Posts Tagged ‘Stopa Law Blog’

A Brilliant Move by the Bank – Dismissal

I  had a foreclosure trial today, and the bank’s attorney made a brilliant strategic move.  He dismissed the bank’s lawsuit before trial began.

Why was that brilliant, you wonder?  Why would the bank choosing to lose their case be a good move?  Simple.  By dismissing the bank’s foreclosure lawsuit before trial began, that lawyer prevented me from making arguments that the judge and several other defense lawyers in the courtroom had never heard before.

You see, I came to court with a box of case law.  I left my house at 5:30 a.m., I arrived early, and I watched several trials before mine.  I’m very confident the judge had never heard some of the arguments I was going to make. and had never been shown some of the case law I brought with me.  If the bank allowed trial to go forward today against my client, he would have allowed me to educate the judge – and all of the other foreclosure defense attorneys in the courtroom – with novel arguments and case law.  Once the judge realized that was the law, and he was bound to follow it – not just in my case but in many other cases with those same issues – that bank and its lawyer would have had problems in many other cases.  And once the other defense attorneys realized what they should argue, they’d parrot those arguments in future cases.  So the bank and its lawyer made the only smart move they could make.  They gave up.

I could literally see the logic in their thought process as it happened.  “If we dismiss Stopa’s case, we can get him out of this courtroom, prevent him from sharing those cases with the judge, and prevent him from showing the local defense attorneys the arguments he raises and the objections he makes.  If we proceed with trial, even if we somehow win, Stopa will have spread his information to everyone.”

That sounds arrogant, I realize.  But at my last trial, that’s just what happened.  Trial went on for four hours, and the judge commented how nobody had ever presented him with the cases I showed him, and he felt he was obligated to sustain an evidentiary objection I made and prevent the plaintiff from introducing critical evidence in that case.  The judge clearly didn’t like that result – openly wondering how foreclosure plaintiffs would be able to prevail whenever that objection is made.  Ironically, I lost that trial.  But I can’t help but think the bank’s lawyers made a mistake by going forward that day.  Yes, they won that case.  But that judge now realizes I was right on that critical evidentiary issue, and he’ll be constrained to rule that way in hundreds of foreclosure trials in the future … not just mine, but everyone’s.  That’s literally what the judge was saying in open court that day … how are the plaintiffs going to prove this issue in light of this objection?

From the bank’s perspective, you tell me … who won?  Who did better?  The plaintiff’s lawyer who dismissed the bank’s case today before trial started, losing that case but preventing me from unleashing my box-full of arguments in an open courtroom?  Or the plaintiff’s lawyer who won the case against me a few days ago (subject to my pending appeal, of course), but who allowed me to convince the judge that homeowners must prevail on a significant evidentiary issue that arises in hundreds, even thousands of foreclosure cases?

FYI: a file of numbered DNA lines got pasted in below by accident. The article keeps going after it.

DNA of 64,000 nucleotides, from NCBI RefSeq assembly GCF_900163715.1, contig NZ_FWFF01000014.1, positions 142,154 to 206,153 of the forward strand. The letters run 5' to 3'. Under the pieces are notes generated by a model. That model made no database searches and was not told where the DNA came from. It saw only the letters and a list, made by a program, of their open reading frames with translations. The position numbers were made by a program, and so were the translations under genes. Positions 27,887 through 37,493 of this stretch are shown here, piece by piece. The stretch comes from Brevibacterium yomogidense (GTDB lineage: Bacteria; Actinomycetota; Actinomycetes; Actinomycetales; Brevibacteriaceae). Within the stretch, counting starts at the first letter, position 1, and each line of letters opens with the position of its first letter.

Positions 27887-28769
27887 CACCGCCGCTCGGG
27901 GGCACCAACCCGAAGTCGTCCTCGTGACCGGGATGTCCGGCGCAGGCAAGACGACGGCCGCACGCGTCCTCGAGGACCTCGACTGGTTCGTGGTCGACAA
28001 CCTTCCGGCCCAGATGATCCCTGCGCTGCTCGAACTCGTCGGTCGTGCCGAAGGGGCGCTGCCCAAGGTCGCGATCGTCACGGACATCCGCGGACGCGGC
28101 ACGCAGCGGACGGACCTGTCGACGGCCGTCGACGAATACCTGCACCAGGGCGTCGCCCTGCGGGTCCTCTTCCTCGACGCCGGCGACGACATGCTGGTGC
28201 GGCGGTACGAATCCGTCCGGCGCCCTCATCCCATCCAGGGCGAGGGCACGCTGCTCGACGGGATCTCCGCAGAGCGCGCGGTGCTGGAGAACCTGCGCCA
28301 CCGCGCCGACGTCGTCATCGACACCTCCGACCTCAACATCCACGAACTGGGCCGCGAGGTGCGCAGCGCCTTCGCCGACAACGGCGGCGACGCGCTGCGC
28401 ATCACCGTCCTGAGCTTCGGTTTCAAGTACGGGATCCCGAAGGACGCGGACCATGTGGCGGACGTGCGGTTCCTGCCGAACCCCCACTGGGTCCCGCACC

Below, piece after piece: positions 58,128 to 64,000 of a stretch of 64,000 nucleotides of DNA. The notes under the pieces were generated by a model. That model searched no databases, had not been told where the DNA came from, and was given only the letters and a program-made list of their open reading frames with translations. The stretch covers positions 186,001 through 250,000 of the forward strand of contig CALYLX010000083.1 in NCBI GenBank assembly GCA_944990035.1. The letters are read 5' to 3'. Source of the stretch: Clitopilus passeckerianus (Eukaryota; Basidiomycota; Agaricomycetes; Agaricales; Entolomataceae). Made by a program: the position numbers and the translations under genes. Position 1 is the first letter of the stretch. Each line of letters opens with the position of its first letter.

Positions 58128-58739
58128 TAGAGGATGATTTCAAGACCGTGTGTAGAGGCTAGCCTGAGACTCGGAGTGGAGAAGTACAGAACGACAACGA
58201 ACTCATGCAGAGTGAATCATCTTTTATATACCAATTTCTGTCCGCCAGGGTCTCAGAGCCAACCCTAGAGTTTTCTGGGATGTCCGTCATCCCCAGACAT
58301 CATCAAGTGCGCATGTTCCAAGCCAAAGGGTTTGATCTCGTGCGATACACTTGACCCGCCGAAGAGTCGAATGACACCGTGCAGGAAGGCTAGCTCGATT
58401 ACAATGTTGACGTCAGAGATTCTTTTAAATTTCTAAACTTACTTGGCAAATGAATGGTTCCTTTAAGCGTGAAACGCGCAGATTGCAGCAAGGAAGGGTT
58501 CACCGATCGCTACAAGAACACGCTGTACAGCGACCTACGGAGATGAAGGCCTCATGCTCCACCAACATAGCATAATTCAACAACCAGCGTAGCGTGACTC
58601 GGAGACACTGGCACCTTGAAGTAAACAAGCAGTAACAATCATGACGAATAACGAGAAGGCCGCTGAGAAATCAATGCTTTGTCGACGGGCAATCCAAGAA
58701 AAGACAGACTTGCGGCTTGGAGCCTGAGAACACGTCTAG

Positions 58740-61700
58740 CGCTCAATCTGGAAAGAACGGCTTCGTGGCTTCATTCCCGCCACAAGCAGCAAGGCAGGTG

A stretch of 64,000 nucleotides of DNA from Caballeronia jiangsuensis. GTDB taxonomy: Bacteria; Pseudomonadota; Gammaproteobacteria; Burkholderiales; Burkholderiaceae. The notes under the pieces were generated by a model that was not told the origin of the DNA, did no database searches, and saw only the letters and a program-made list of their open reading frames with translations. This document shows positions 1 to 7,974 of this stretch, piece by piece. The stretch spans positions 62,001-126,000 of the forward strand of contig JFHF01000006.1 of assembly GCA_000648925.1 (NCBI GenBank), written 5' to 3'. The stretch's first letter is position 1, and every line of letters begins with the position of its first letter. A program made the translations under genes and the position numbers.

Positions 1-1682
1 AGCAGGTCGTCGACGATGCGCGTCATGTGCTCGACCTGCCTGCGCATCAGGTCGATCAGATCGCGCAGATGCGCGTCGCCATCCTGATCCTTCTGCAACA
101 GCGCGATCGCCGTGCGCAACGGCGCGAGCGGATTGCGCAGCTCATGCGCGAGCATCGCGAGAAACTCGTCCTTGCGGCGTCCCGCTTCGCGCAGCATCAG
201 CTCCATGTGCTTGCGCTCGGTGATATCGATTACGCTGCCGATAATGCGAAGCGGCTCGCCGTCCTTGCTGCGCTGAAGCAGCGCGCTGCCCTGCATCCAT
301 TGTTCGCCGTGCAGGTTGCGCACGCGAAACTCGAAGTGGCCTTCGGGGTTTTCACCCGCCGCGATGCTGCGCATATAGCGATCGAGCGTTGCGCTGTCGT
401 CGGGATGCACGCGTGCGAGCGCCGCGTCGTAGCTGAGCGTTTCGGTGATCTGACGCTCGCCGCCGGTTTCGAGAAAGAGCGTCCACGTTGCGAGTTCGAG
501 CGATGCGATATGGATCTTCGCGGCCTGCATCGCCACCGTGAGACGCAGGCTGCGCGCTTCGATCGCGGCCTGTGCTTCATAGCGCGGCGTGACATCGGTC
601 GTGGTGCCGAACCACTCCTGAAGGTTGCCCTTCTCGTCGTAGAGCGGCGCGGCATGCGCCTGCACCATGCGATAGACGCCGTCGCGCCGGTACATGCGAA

Plaintiffs’ lawyers, if you truly, sincerely think about it, you’ll realize I’m right on this one.  So when our case is set for trial, give me a call and let me know that you’ll dismiss the case and prevent me from sharing my box-full of arguments with judges and other defense attorneys.  We both know that’s the smart move for you.


Mark Stopa

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Plaintiff as Servicer? I Think Not.

I observed a foreclosure trial today, and one aspect of it in particular really bothered me.  The plaintiff prosecuting the case was not the owner of the Note, but merely the servicer.  Many judges and, of course, plaintiffs’ attorneys, seem to think this is fine, arguing the servicer can foreclose because it’s the “holder” of the Note, even though, by its own admission, it’s not the owner.  In other words, the plaintiff/servicer concedes it does not “own” the Note, i.e. it’s not the plaintiff’s Note, but because it has the Note in its possession, and the Note is indorsed in blank, it can foreclose. 

I’ve thought about this argument a lot, read a lot of case law, and see some fatal problems.  Frankly, I’m frustrated these problems are largely being ignored and hope that everyone starts arguing and adjudicating this issue appropriately.   

First off, taking the plaintiff’s argument to its logical extreme, anyone can steal a Note with a blank indorsement – literally, be a thief – but because he possesses the Note, and the Note is indorsed in blank, he could foreclose simply because he’s the holder.  That sounds insane, but once you accept the argument that the plaintiff need only be the “holder,” and that ownership is irrelevant, that’s what you’re allowing – a thief can foreclose.  Anyone can foreclose.  Come to court with a Note with a blank indorsement, and how you obtained that Note is irrelevant – you can foreclose.